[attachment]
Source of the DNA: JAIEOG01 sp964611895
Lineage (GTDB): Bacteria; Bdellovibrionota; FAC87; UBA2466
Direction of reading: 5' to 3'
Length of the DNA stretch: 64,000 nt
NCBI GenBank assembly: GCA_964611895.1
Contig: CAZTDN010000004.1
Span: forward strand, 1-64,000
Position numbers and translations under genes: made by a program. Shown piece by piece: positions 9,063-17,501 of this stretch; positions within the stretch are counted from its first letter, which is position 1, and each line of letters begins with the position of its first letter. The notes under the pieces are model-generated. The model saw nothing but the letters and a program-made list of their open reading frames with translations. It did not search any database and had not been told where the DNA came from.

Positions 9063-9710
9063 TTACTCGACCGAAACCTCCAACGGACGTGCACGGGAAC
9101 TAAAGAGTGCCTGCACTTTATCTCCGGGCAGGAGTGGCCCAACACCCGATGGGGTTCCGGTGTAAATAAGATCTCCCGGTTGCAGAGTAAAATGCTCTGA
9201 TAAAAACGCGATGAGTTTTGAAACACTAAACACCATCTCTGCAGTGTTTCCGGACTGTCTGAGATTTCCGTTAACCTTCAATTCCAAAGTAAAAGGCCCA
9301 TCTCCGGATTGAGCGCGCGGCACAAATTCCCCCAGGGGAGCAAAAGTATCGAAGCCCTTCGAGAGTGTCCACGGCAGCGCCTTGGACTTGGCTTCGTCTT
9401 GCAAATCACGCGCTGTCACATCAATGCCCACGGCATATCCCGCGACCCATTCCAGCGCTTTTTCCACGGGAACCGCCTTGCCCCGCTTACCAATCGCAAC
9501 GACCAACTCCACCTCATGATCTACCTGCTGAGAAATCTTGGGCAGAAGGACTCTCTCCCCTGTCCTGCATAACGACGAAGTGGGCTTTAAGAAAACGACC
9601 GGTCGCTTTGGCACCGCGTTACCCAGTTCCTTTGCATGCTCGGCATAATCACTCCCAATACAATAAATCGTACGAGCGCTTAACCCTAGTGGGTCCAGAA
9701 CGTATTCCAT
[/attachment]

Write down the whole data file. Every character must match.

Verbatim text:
Source of the DNA: JAIEOG01 sp964611895
Lineage (GTDB): Bacteria; Bdellovibrionota; FAC87; UBA2466
Direction of reading: 5' to 3'
Length of the DNA stretch: 64,000 nt
NCBI GenBank assembly: GCA_964611895.1
Contig: CAZTDN010000004.1
Span: forward strand, 1-64,000
Position numbers and translations under genes: made by a program. Shown piece by piece: positions 9,063-17,501 of this stretch; positions within the stretch are counted from its first letter, which is position 1, and each line of letters begins with the position of its first letter. The notes under the pieces are model-generated. The model saw nothing but the letters and a program-made list of their open reading frames with translations. It did not search any database and had not been told where the DNA came from.

Positions 9063-9710
9063 TTACTCGACCGAAACCTCCAACGGACGTGCACGGGAAC
9101 TAAAGAGTGCCTGCACTTTATCTCCGGGCAGGAGTGGCCCAACACCCGATGGGGTTCCGGTGTAAATAAGATCTCCCGGTTGCAGAGTAAAATGCTCTGA
9201 TAAAAACGCGATGAGTTTTGAAACACTAAACACCATCTCTGCAGTGTTTCCGGACTGTCTGAGATTTCCGTTAACCTTCAATTCCAAAGTAAAAGGCCCA
9301 TCTCCGGATTGAGCGCGCGGCACAAATTCCCCCAGGGGAGCAAAAGTATCGAAGCCCTTCGAGAGTGTCCACGGCAGCGCCTTGGACTTGGCTTCGTCTT
9401 GCAAATCACGCGCTGTCACATCAATGCCCACGGCATATCCCGCGACCCATTCCAGCGCTTTTTCCACGGGAACCGCCTTGCCCCGCTTACCAATCGCAAC
9501 GACCAACTCCACCTCATGATCTACCTGCTGAGAAATCTTGGGCAGAAGGACTCTCTCCCCTGTCCTGCATAACGACGAAGTGGGCTTTAAGAAAACGACC
9601 GGTCGCTTTGGCACCGCGTTACCCAGTTCCTTTGCATGCTCGGCATAATCACTCCCAATACAATAAATCGTACGAGCGCTTAACCCTAGTGGGTCCAGAA
9701 CGTATTCCAT